The Trib explores what the new Congressional maps did to Asian-American communities, mostly but not exclusively in the Houston area.
When Texas lawmakers redrew congressional maps following the 2020 census, they split up Asian American populations in both Harris and Fort Bend counties.
One district line, winding between a local car wash and bar, severs most of the Korean neighborhoods, grocery stores, restaurants and a senior center from the community center itself, which now hangs on the edge of one congressional district while most of its members reside in the next district over.
“It’s like (lawmakers) don’t even know we are here,” said Hyunja Norman, president of the Korean American Voters League, who works out of the center. “If they were thoughtful, they could’ve included the Korean Community Center in (our district). But it’s like they are ignorant of us, or they just don’t care.”
As the Asian American and Pacific Islander population has grown and continued to mobilize politically, especially in the midst of rising hostility and targeted attacks, the community’s desire for representation in Texas and U.S. politics has become stronger. But many now feel their political aspirations became collateral damage in Republican efforts to draw political districts designed to preserve partisan power.
Although they make up only about 5% of Texas’ total population, Asian Texans accounted for a sizable portion of the state’s tremendous growth over the past decade. Nearly one in five new Texans since 2010 are Asian American, according to the census. They were the fastest-growing racial or ethnic voting group in the state, increasing from a population of about 950,000 in 2010 to nearly 1.6 million in 2020.
In Fort Bend County — which has ranked as the most diverse county in the country multiple times — Lily Trieu’s parents grew scared of even routine errands like grocery shopping or filling their gas tanks. They were afraid to wear masks in public.
And when Asian Americans in the U.S. House of Representatives introduced a resolution condemning the Atlanta shootings, almost every Texas Republican voted against it, including Fort Bend County’s U.S. Rep. Troy Nehls.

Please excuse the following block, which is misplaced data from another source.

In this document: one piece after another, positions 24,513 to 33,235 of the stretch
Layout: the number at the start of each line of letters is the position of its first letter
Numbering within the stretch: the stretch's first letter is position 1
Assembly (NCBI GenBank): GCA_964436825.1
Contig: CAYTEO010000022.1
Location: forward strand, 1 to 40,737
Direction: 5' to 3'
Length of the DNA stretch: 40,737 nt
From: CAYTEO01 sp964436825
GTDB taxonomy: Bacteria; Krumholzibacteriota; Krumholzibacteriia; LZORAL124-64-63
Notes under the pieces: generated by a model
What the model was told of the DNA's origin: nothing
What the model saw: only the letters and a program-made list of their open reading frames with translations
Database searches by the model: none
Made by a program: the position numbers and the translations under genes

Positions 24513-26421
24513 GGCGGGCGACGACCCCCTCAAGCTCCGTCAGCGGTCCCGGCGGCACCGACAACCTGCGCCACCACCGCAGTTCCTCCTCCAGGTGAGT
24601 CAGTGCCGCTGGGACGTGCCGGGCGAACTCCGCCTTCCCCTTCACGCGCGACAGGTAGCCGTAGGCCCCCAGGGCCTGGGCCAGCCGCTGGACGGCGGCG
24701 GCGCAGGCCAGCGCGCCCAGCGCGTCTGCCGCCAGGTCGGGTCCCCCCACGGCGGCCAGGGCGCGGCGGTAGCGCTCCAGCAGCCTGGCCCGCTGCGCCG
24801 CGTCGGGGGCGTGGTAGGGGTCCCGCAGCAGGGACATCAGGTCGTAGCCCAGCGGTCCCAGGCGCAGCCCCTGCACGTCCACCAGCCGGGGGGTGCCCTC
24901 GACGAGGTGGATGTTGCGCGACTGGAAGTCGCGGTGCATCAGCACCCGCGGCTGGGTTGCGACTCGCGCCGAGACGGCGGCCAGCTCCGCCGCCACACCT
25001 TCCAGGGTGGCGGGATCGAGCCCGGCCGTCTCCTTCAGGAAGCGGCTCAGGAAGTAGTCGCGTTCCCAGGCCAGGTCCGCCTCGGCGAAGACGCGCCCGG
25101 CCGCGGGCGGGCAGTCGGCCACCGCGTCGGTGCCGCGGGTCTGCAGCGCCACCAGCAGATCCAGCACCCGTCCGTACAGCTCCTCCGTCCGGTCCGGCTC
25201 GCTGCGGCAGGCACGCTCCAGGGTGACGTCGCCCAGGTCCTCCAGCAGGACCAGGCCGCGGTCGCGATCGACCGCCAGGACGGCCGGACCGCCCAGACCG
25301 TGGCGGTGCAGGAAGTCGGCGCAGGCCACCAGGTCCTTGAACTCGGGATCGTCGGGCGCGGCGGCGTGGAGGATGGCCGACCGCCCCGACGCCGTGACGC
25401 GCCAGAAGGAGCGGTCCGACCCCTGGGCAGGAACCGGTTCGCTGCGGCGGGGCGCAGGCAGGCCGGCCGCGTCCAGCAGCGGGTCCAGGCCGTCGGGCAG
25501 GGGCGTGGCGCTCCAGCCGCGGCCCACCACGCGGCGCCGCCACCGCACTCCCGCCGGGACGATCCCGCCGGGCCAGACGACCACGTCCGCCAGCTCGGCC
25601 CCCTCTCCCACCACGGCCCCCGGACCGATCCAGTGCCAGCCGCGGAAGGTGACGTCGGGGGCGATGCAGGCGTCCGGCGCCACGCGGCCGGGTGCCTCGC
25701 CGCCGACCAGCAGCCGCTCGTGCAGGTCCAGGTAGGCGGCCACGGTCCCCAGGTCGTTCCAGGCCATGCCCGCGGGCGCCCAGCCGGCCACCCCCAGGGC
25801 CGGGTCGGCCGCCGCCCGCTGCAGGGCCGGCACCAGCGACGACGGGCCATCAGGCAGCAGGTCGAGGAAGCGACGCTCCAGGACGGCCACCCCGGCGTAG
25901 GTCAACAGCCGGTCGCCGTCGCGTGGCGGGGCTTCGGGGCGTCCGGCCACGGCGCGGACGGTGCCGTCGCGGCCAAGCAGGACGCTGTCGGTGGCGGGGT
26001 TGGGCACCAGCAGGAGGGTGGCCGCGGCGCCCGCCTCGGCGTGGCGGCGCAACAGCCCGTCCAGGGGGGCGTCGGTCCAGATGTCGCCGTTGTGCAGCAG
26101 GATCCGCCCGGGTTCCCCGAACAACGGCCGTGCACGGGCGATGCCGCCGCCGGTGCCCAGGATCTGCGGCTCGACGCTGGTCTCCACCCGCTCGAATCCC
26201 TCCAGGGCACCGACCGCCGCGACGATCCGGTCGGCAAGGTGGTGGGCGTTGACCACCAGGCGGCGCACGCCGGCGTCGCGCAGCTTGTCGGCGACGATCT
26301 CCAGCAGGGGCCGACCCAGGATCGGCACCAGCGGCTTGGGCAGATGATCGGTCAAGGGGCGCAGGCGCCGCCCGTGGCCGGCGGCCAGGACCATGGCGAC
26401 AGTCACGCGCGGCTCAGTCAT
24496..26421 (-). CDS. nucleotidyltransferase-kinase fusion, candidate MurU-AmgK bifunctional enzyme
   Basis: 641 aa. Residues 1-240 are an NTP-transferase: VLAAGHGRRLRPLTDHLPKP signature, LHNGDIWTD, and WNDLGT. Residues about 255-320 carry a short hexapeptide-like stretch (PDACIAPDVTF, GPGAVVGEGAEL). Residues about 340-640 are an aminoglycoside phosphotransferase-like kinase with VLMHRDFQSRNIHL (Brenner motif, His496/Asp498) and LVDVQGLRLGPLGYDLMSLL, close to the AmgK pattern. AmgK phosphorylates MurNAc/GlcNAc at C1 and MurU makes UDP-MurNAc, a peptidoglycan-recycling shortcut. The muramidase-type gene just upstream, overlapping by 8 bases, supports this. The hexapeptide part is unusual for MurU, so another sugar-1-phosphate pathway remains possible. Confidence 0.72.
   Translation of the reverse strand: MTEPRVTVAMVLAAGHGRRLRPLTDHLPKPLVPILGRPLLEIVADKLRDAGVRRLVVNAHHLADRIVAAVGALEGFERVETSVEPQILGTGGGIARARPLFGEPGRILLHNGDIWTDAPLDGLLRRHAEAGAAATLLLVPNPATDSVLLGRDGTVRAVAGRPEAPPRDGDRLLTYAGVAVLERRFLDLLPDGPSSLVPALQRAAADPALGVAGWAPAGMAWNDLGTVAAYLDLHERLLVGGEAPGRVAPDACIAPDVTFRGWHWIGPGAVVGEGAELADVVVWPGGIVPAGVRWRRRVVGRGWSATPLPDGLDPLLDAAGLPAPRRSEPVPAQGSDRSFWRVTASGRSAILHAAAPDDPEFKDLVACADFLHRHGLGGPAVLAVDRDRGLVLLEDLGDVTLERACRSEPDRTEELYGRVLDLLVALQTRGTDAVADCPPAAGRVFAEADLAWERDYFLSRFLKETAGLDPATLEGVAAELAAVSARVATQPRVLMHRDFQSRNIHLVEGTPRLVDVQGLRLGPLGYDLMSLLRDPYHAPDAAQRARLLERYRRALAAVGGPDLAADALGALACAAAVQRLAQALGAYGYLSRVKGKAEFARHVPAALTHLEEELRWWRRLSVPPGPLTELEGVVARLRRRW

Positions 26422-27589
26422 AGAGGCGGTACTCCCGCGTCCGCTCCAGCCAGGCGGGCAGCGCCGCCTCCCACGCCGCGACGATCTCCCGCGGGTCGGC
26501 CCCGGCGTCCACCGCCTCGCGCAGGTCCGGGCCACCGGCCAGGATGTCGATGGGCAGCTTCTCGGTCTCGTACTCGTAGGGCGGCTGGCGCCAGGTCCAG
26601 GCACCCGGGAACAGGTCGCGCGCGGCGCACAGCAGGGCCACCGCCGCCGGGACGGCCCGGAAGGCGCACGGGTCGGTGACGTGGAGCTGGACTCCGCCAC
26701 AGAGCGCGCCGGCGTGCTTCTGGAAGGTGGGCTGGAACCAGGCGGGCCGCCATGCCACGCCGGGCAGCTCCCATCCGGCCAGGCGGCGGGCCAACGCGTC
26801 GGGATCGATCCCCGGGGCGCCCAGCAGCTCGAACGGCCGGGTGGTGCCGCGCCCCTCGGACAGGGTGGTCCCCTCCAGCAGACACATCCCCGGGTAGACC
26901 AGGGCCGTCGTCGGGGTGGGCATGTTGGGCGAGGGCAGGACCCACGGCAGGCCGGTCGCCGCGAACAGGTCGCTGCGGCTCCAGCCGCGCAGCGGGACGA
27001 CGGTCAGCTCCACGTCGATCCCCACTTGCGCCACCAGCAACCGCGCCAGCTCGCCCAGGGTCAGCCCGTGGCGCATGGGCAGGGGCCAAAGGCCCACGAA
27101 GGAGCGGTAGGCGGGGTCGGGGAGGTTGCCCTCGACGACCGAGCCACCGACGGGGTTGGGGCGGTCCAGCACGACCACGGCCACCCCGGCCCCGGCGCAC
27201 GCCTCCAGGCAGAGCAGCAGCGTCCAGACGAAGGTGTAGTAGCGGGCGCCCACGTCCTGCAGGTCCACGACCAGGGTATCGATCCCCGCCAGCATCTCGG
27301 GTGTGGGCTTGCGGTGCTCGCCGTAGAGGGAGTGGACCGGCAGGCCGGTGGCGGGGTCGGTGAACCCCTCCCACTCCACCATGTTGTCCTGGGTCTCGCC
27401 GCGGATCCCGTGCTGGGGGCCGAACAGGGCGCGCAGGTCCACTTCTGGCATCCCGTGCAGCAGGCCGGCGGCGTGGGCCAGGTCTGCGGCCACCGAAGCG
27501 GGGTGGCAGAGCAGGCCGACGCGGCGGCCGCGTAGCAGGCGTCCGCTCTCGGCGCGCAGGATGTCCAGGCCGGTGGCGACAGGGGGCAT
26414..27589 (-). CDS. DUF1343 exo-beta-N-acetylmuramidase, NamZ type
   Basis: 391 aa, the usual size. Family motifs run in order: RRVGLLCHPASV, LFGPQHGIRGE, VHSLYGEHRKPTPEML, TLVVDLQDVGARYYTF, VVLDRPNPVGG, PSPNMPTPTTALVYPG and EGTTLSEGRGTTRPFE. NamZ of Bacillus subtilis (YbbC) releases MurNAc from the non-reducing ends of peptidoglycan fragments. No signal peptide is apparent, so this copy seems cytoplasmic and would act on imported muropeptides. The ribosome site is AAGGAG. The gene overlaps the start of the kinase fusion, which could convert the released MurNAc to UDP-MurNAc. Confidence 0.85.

“This is why representation matters,” Trieu told Texas lawmakers when she testified at redistricting hearings. “This is why splitting our community to dilute our votes is directly denying our opportunity to receive that representation.”
Previously, more than 9% and 11% of the eligible voter populations in CD-7 and CD-9, respectively, were Asian American. But under the approved plans, CD-7 would increase to 17% Asian American population, covering Houston suburbs, while CD-9 would decrease to 9% Asian population — shifting the majority into one district and lessening its power in another.
A majority of the Asian American population in the suburbs also got redrawn into CD-22, a mostly rural district, decreasing its percentage of the Asian population from more than 15% to 10%.
CD-22 also now includes all of Sugar Land, which is the most Asian town in Texas.
Similar manipulations took place around Dallas. In Collin County, lawmakers approved a map for CD-4 that takes most of the Asian community across Frisco and Plano and attaches it to a district stretching north to the Oklahoma border.
Asian American voters, who would have made up 10.8% of the vote in their old district, comprise just 5.6% of their new one.
Chanda Parbhoo, president of South Asian American Voter Empowerment of Texas, said she had organizations members — mostly from Collin County — submit almost 50 written testimonies against the proposed maps during redistricting hearings.
It still didn’t feel like it was enough, Parbhoo said.
“It makes it really difficult for the (South Asian) community, an emerging political entity, that we haven’t had years of experience (with redistricting),” Parbhoo said. “As soon as a map comes out, then I’ll have to try to explain it to my community, like, ‘This is what’s not fair. These are the numbers.’ Everything moves so fast that the process doesn’t really allow for people to absorb it and to be able to ask questions.”
Ashley Cheng, lead organizer of the Texas AAPI Redistricting Coalition, also testified multiple times as lawmakers redrew voting districts and said the community has various issues at stake that a continued loss of representation will exacerbate.
Cheng said translating documents for Asian American voters is vital for the community to participate in voting. She said during the winter storm, many emergency alerts were only in English and Cheng’s mother, who does not fluently speak English, was left without information at her house.
“We are in a time of history where we’re really rising up as a community and making sure that our political voices are heard,” Cheng said. “Part of that is because our lives are being threatened. There’s been a heightened sense of Islamophobia in the last few years, heightened anti-Asian hate because of all of the political rhetoric around COVID. We have so much in common in a need for representation.”
Those Asian-American communities that are now stuck in CD04 had previously been in CD03, which even after redistricting is becoming more Democratic but which has been moved backwards in the process. The most recent lawsuit filed against the redistricting plans, which has now been combined with most of the other lawsuits, had a focus on Asian-American communities and concerns, though as this story notes the courts have not previously recognized Asian-Americans as a minority population in need of protection at the voting booth. I doubt that will change now, but all you can do is try.